After the meal we talk about Jewish tradition. Svetlana wants me to tell her about the weekly Torah portion, she says she likes the stories. We move into the 'family room' to talk. By this point I am beginning to feel comfortable with my total lack of personal space, it is a voyage into another time, another era, something I had only heard about from old people, the 'Old Country'.

Saturday Night

Saturday night there is not much to do. I ask 'What do people do?" I am told people either watch TV, go gambling, or just hang out,talk and drink beer. We have a little get together at the tiny apartment and Svetlana brings out a 'treat'; dried salted fish, one chews on this while drinking beer. "No thanks", I pass.


The food was heavy with fat, something I was not used to, but she said one needs it to stay warm. Despite this people did not seem overweight. Why? Because they do not eat overly processed food, they do not eat 'take out' food, or food on the run. Their meals are prepared at home, from scratch, have lots of vegetables, black bread, fish and meat. People walk a great deal.

She tells me that her grandmother taught her, "A good Jewish wife can make three meals out of one chicken." Sadly I discovered that so could she, I was eating chicken leftovers for days.

In the morning we had verenicki, some doughy, noodle, thing stuffed with potatoes. It was cooked in lots of butter. Breakfast is a whole ordeal, not a light quick meal. She is chopping, cutting, frying.' Breakfast is served', she announces. It is a sit down meal for all four of us. There is black coffee, no milk, verenicki, black bread, eggs, and salad. Too much for me but I don't want to be rude.

When we have the same again next morning I try to decline. "You know what, please don't bother, I will just pick up a coffee to go on the way out and grab something light". No such luck. Breakfast is not to be taken lightly and that is no way to eat. Besides, there is no take out, there is no Starbucks, there is no way to get any coffee to go.

I am in shock! How can this be? No take out? 'Nope', they say, 'no such thing exists.' Our culture of plastic covers over disposable coffee cups, coffee in the car on the way to work; none of that exists over here. Breakfast is eaten in the home, the wife prepares it and it is never eaten on the run.

I tell them for a seminar I usually need my Starbucks latte, I sip it during the seminar. No such luck. How about ice coffee? None of that either. You cannot buy ice coffee.

Svetlana, always eager to please, and rather upset with her husband for not asking me earlier what I like to eat, says she will make what I want. She prepares black coffee, as it cools off she pours it into an empty coca cola bottle. This is a bit unusual, but, close enough. Lets just say it was a little strong.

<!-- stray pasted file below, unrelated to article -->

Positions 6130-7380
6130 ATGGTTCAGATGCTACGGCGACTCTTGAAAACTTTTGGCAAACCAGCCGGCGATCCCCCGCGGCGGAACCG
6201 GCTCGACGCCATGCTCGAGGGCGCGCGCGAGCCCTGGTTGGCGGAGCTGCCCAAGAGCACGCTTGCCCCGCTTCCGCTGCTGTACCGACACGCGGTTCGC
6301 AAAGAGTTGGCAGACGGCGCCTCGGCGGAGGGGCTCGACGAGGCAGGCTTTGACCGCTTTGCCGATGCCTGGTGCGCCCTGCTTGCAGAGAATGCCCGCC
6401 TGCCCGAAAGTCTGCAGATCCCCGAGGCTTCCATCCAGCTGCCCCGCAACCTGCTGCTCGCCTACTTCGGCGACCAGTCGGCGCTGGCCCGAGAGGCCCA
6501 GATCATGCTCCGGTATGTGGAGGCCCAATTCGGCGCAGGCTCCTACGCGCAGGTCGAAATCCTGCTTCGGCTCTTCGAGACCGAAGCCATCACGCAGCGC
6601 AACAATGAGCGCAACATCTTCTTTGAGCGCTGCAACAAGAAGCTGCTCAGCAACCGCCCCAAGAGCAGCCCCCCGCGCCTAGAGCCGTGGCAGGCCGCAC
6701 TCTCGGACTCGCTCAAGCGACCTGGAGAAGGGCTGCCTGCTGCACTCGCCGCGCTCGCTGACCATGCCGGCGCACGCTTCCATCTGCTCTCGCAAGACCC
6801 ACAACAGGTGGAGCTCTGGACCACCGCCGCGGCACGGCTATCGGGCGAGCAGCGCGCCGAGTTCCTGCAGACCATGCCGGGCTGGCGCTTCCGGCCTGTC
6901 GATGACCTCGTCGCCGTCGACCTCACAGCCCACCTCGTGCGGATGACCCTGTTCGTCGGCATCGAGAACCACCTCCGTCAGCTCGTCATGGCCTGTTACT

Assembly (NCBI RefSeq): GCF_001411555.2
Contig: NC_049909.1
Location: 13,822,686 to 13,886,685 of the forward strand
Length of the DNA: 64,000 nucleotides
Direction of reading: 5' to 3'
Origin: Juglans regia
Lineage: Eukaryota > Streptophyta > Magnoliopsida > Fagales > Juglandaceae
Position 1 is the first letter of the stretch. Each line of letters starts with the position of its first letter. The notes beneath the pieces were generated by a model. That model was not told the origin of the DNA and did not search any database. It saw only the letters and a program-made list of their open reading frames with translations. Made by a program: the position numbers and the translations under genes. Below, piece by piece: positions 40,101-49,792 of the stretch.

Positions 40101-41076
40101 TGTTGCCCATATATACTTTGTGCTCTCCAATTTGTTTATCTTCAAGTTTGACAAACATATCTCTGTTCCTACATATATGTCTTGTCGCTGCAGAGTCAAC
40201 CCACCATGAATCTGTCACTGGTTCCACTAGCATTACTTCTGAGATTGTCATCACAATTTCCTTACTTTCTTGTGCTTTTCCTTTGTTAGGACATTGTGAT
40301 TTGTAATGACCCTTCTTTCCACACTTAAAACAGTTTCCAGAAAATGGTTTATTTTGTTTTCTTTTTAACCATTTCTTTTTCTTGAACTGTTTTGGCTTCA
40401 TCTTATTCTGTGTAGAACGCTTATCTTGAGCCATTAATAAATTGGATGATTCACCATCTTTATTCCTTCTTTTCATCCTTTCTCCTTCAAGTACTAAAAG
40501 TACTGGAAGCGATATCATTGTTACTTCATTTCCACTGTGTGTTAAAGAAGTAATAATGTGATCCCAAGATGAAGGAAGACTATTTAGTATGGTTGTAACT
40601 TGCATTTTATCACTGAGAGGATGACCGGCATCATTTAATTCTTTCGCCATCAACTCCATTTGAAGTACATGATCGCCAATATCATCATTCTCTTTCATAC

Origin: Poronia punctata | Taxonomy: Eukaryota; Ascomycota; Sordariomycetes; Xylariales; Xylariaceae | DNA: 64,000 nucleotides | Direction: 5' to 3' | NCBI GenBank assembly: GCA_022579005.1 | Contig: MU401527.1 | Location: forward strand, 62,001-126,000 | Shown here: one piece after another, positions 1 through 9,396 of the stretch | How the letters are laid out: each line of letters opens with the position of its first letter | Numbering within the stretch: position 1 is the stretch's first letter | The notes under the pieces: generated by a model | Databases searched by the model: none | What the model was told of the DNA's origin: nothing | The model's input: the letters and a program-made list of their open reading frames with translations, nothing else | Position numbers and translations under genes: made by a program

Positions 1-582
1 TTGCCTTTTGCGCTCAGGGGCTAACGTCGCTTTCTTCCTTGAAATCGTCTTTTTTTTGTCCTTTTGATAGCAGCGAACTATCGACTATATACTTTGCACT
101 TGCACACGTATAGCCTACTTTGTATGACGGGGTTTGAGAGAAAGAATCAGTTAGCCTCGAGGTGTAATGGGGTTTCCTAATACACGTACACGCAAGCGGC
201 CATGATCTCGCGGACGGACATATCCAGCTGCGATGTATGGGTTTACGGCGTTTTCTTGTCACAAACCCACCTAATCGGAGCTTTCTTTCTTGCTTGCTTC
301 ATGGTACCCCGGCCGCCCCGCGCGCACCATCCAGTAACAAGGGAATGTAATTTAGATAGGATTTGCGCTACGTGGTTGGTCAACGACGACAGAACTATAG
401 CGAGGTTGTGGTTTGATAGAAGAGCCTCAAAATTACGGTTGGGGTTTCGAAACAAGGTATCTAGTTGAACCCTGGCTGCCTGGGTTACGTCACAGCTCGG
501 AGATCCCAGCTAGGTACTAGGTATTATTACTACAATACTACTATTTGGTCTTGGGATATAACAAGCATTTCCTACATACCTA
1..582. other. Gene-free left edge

Beer is everywhere, kids start drinking it around the age of 14. Vodka is everywhere. They ask me what I prefer, vodka or beer? "Neither" I answer. "I want some PowerAide."

 'What is that?" They ask.

"It is the kosher version of Gatorade",

"Never heard of it, it does not exist here."

Welcome to the Ukraine.

The Seminar

I arrive at the "International University", a private university with a sports center. Growing up hearing stories and legends of Russian Olympic stars and Soviet style training, it is quite a bizarre feeling to be here in a place where such training actually takes place

The walls are covered with photos of wrestlers, coaches, competitions and all sorts of diplomas in Russian, or Ukrainian. Wow, I am teaching here!

The rest rooms are 'old fashioned', i.e. no actual toilets, just the old hole in the ground style. The toilet paper is like cardboard.

I see some of the crowd, they look like serious athletes. For some strange reason I don't get nervous, never do. My brother once said to me, "So you get in front of all these police, ex military, security guards type, and you don't feel overwhelmed!?" Strange but no, I feel confident, no matter what.

There are 28 participants; 27 men and one woman. Most of them are VIP guards, i.e. personal guards in the private sector. All of them are former members of what was once the KGB, and they look the part.

They are fit and muscular, a group to be reckoned with. I feel very honored to be teaching them and I tell them so.  They all arrive well dressed, no one shows up in their workout outfit. I can see that these guys take their training seriously.

"Dabro pashalovitz, minya zavut Moshe", I begin. "Dubre utra".

Ukrainian students training in Israeli counter terrorism tactics, IKI seminar.

These guys are tough. They work hard, don’t take breaks and don’t complain. The one female, Elena, is just as tough, she is with her husband who is soon covered with bruises, as is she. Elena is about an inch taller than me, and her husband, and is constantly asking questions. Actually she asks very good questions.

Her husband, Sergey, speaks English rather well, he is pretty much the only one who can communicate in English. He tells me how much he enjoyed certain articles I wrote on my website and quotes specific sections.

Wow, this guy all the way in the Ukraine is following my blog and my articles. I am amazed.

For part of the first day we are joined by another woman, Rita. Rita is a typical Ukrainian woman, about 5 foot 9, slim and beautiful. Unlike the others she speaks English, like an American. Turns out she spent six years in Boston. Wow, to hear English with an American accent, I did not realize how much I missed it. It is almost like being able to suddenly breath after being under water, what a pleasure. 

After talking with her for a bit, Anton comes over and says, "Enough Rita, you are distracting our coach!"

Elana and Sergey

Back to business; gun disarms, knife disarms, chokes, hostage situations, the works…